Catholic Diocese of Madison, WI Tells Priests Its Okay To Deny LGBT People Funerals
The Vicar General Fr. James Bartyll (pictured above) of the The Catholic Diocese of Madison, WI has sent a directive to Priests stating that a Catholic funeral may be denied to LGBT people to avoid “public scandal of the faithful,”
The communication exposed by the Pray Tell blog from Bartylla isr titled “Consideration of Funeral Rites for a Person in a Homosexual Civil or Notorious Union” was sent to priests of the diocese as part of a weekly email.
Consideration of Funeral Rites for a Person in a Homosexual Civil or Notorious Union – You may encounter the situation in which a person in a homosexual civil union (thereby in a public union gravely contrary to the natural law) or in an otherwise notorious homosexual relationship gravely contrary to the natural law dies, and the family wants Catholic funeral rites for the deceased. My short answer to pastors and parochial vicars in these cases is to think through the issue thoroughly and prudently and likely call the local ordinary early in the process to discuss the situation. The main issue centers around scandal and confusion (leading others into the occasion of sin or confusing or weakening people regarding the teachings of the Catholic Church in regards to sacred doctrine and the natural law), and thereby the pastoral task is to minimize the risk of scandal and confusion to others amidst the solicitude for the deceased and family.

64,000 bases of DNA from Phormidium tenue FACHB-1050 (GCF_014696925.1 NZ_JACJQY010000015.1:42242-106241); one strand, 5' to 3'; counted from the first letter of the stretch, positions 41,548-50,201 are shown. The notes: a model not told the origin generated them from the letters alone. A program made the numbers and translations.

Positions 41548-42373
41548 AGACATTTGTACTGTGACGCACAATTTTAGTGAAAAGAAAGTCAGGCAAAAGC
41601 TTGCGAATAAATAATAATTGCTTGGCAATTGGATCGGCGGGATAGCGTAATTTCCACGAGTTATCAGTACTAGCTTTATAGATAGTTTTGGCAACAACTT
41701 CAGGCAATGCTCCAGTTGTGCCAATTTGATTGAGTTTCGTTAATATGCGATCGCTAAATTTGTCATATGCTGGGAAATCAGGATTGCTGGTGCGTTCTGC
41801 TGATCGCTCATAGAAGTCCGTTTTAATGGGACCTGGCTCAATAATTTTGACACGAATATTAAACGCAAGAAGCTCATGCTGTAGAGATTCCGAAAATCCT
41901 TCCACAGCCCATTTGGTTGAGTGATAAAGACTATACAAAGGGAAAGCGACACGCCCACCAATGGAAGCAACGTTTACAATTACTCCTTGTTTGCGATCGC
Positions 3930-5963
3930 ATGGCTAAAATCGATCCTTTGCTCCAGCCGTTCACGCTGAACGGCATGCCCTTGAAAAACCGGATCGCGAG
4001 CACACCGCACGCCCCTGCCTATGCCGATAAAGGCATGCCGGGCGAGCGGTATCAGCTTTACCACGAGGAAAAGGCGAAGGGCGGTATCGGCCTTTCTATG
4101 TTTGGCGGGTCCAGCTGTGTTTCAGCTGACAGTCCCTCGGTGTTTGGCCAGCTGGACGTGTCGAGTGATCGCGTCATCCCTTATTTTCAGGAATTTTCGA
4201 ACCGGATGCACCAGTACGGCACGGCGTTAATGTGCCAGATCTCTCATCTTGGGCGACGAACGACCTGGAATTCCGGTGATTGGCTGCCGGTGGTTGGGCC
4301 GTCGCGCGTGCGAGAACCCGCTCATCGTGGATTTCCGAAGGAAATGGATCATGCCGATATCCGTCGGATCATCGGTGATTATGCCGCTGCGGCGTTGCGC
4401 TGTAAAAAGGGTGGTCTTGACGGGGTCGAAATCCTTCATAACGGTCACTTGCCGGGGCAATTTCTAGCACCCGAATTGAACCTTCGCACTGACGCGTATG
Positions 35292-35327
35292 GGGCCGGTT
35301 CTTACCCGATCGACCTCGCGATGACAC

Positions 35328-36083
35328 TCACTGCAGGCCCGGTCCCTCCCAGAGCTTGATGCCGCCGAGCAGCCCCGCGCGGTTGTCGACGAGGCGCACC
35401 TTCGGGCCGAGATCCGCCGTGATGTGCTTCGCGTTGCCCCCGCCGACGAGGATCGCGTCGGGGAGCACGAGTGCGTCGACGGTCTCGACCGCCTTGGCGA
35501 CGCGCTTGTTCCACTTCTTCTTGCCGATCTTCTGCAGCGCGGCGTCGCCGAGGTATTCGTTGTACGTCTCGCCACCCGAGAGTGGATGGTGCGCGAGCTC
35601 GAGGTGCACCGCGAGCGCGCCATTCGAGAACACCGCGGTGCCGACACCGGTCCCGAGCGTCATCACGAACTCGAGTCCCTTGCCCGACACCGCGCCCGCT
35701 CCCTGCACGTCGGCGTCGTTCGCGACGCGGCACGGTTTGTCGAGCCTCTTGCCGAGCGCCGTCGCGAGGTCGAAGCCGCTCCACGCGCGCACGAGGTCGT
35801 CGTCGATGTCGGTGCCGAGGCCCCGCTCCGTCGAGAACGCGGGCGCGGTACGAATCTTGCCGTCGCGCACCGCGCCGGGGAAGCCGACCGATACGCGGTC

If the situation warrants (see canon 1184 – specifically canon 1184.1.3), ecclesiastical funeral rites may be denied for manifest sinners in which public scandal of the faithful can’t be avoided. If there is a doubt, the local ordinary is to be consulted, and his judgment is to be followed (canon 1184.2). Here are some general considerations in such situations that may be of preliminary assistance to you:
· Was the deceased or the “partner” a promoter of the “gay” lifestyle? What is the attitude of the deceased’s family members, especially towards the Church?
· Did the deceased give some signs of repentance before death?
· If ecclesiastical funeral rites are allowed, should they occur without a Mass?
· *To minimize scandal, should there merely be a short scripture service at the funeral home? Or maybe merely a graveside service? Maybe a later “Mass for the Dead” with or without explicit mention of the name of the deceased or “partner” could alternatively or in addition be offered at the parish or even at another parish (to avoid scandal), with or without family members present.
· *Any surviving “partner” should not have any public or prominent role at any ecclesiastical funeral rite or service.
· A great risk for scandal and confusion is for the name of the celebrating priest and/or the parish to be listed in any public (e.g., newspaper) or semi-public obituary or notice that also lists the predeceased or surviving “partner” in some manner. This can’t happen for obvious reasons.
· There should be no mention of the “partner” either by name or by other reference (nor reference to the unnatural union) in any liturgical booklet, prayer card, homily, sermon, talk by the priest, deacon, etc…
· It may be wise to keep the priest or deacon involvement to the minimum (i.e., limited to one priest or deacon and at merely essential times of a service or rite, if one occurs).
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